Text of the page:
New heart attack treatment

A simple injection given to patients up to 12 hours after a heart attack or stroke could reduce their devastating effects by more than half, a new study claims.

British-based scientists have produced an antibody that reduces by more than 60 per cent the physical scarring of the heart and brain after an attack.

The “milestone achievement” could also be used to stop the body attacking organ transplants.

Professor Wilhelm Schwaeble, who carried out the work at Leicester University, said that it could potentially be the “biggest breakthrough ever” in the treatment of two of the biggest killers in Britain.

Heart attacks and strokes are caused by blood flow being blocked by a clot or a bleed, starving parts of the body further down stream of oxygen.

But most of the permanent damage is caused later – when circulation is eventually restored – and a “default of nature” which means the body’s own defences attack the oxygen starved cells.

Heart failure

Heart failure

This effect, which kicks in around nine to 12 hours after the attack or stroke, causes massive inflammation and more than 80 per cent of the permanent damage.

It is this that often leads to death and massive reduction in the quality of life of stroke and heart attack survivors.

Now the researchers at the University of Leicester have come up with an injection which they claim effectively stops the body attacking the oxygen starved cells.

This allows them to start to oxygenate normally and the permanent damage is reduced significantly.

The research has been tested on mice and more advanced mammals and has also been shown to work on human blood in the laboratory.

Human trials are expected to begin within two years.

“This is potentially the biggest breakthrough in the treatment of heart attacks and strokes ever,” said Prof Wilhelm, an immunologist.

“We could not believe what we saw and nor could the cardiologists. What is amazing is that the drug can be given so long after the attack.

“Even the slowest ambulance journey in the world is going to get you to hospital within nine hours.”

Prof Schwaeble said that the treatment could have even more of an effect than statins, the cholesterol lowering drugs taken by more than two million Britons.

Around 200,000 people in Britain die from cardiovascular disease, including heart disease and stroke, every year.


The team first uncovered a key molecule in the process responsible for the immune attack.

After identifying the enzyme – called Mannan Binding Lectin-Associated Serine Protease-2 (MASP-2) – they then developed a antibody to knock it out.

The protein – code-named OMS646 – is so effective only two injections in the first week are needed to completely neutralise MASP-2 while the heart heals itself.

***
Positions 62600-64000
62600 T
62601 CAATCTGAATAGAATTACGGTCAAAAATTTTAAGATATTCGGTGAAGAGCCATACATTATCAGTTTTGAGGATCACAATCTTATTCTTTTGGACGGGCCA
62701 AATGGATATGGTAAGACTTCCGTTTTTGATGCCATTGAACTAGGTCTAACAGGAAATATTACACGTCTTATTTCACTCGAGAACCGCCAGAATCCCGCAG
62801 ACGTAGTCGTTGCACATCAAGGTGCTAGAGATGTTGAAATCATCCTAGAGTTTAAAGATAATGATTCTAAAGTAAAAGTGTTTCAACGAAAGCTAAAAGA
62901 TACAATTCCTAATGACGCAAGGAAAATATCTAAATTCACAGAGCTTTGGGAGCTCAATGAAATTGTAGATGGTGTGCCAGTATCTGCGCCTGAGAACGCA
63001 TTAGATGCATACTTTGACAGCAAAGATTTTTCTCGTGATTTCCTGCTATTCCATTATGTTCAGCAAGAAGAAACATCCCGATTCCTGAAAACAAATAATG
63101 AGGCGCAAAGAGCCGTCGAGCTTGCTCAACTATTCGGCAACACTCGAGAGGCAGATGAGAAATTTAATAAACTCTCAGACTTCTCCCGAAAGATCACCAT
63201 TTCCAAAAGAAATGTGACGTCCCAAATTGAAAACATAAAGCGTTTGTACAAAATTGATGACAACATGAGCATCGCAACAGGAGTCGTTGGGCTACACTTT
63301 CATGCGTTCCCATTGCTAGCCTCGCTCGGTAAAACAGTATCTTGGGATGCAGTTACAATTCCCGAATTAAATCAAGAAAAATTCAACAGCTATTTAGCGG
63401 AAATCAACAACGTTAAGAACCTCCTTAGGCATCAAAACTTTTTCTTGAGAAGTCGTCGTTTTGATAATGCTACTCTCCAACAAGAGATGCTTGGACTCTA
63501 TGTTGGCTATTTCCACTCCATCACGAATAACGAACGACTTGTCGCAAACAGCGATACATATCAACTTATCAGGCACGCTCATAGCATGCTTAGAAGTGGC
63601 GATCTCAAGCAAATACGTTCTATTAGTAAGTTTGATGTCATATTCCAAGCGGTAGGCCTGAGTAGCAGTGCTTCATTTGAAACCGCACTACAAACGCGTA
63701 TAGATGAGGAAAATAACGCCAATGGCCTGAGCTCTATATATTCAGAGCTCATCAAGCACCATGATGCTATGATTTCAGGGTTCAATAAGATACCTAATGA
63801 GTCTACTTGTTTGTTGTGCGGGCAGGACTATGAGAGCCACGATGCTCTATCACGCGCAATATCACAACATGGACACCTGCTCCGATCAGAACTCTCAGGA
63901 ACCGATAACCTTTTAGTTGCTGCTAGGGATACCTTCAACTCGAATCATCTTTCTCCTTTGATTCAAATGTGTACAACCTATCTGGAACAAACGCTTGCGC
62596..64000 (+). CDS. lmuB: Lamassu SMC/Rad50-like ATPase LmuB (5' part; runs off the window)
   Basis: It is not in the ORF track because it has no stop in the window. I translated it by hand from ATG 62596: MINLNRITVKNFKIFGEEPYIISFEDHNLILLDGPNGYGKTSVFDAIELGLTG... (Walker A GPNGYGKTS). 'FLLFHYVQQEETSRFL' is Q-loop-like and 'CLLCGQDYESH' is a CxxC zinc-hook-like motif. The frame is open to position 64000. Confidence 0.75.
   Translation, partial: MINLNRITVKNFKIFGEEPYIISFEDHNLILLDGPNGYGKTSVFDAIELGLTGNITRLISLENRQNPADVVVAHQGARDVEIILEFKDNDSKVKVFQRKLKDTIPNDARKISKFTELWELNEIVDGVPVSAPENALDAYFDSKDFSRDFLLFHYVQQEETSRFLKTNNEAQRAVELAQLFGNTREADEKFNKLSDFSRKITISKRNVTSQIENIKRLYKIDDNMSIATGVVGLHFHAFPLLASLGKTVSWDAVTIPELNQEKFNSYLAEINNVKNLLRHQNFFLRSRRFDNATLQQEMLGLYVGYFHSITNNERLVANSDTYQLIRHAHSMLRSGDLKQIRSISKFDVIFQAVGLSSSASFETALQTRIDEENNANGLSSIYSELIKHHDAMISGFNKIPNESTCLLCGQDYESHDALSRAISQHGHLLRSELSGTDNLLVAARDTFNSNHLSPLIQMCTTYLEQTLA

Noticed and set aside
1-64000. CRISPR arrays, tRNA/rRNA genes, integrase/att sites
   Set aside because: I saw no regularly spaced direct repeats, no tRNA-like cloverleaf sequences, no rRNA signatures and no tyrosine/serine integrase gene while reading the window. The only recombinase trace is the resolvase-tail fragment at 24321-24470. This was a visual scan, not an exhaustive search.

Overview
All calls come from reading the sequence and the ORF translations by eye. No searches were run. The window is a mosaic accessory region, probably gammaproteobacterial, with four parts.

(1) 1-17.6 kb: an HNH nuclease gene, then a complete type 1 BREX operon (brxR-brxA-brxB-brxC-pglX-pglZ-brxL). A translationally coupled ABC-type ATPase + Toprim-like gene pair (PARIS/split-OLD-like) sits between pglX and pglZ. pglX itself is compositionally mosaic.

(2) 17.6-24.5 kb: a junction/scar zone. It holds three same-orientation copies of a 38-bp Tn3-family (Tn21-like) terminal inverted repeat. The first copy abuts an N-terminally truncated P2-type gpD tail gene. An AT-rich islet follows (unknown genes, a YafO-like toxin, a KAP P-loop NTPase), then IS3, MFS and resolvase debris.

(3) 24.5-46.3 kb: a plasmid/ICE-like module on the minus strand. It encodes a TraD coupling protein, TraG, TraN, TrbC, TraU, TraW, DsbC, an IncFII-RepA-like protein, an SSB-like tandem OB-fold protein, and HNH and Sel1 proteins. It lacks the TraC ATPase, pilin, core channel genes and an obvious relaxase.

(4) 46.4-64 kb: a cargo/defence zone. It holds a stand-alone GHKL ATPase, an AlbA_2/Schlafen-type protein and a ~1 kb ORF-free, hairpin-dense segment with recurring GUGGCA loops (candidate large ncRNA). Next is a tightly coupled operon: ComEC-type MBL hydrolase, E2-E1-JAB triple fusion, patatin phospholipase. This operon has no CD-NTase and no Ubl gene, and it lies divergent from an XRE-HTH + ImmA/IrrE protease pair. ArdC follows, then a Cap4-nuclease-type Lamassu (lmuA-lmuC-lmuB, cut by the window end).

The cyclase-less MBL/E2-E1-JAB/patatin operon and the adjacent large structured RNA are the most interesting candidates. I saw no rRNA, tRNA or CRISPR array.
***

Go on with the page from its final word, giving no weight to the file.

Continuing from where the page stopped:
The research was published in the Proceedings of the National Academy of Sciences (PNAS).

It is anticipated that the first clinical trial will be conducted in the Leicester Biomedical Research Unit, at Glenfield Hospital, Leicester.

Most deaths from heart disease are caused by a heart attack.

Around 62,000 men and 39,000 women in England suffer a heart attack each year.

Stroke causes more than 49,000 deaths in the UK each year.

Around 57,000 men and 68,000 women in England suffer a stroke every year.

It is estimated nearly 1.2 million people living in the UK have had a stroke – roughly evenly split between men and women.

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    A new research from Loma Linda University has suggested that vegetarians experience a 36 percent lower prevalence of metabolic syndrome than non-vegetarians.

    Metabolic syndrome is a precursor to heart disease, diabetes, and stroke. And the findings indicated that vegetarians might be at lower risk of developing these conditions.

    The study found that while 25 percent of vegetarians had metabolic syndrome, the number significantly rises to 37 percent for semi-vegetarians and 39 percent for non-vegetarians. The results hold up when adjusted for factors such as age, gender, race, physical activity, calories consumed, smoking, and alcohol intake.

    “I was not sure if there would be a significant difference between vegetarians and non-vegetarians, and I was surprised by just how much the numbers contrast,” said lead researcher Nico S. Rizzo.

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    The study has been published in the journal Diabetes Care.

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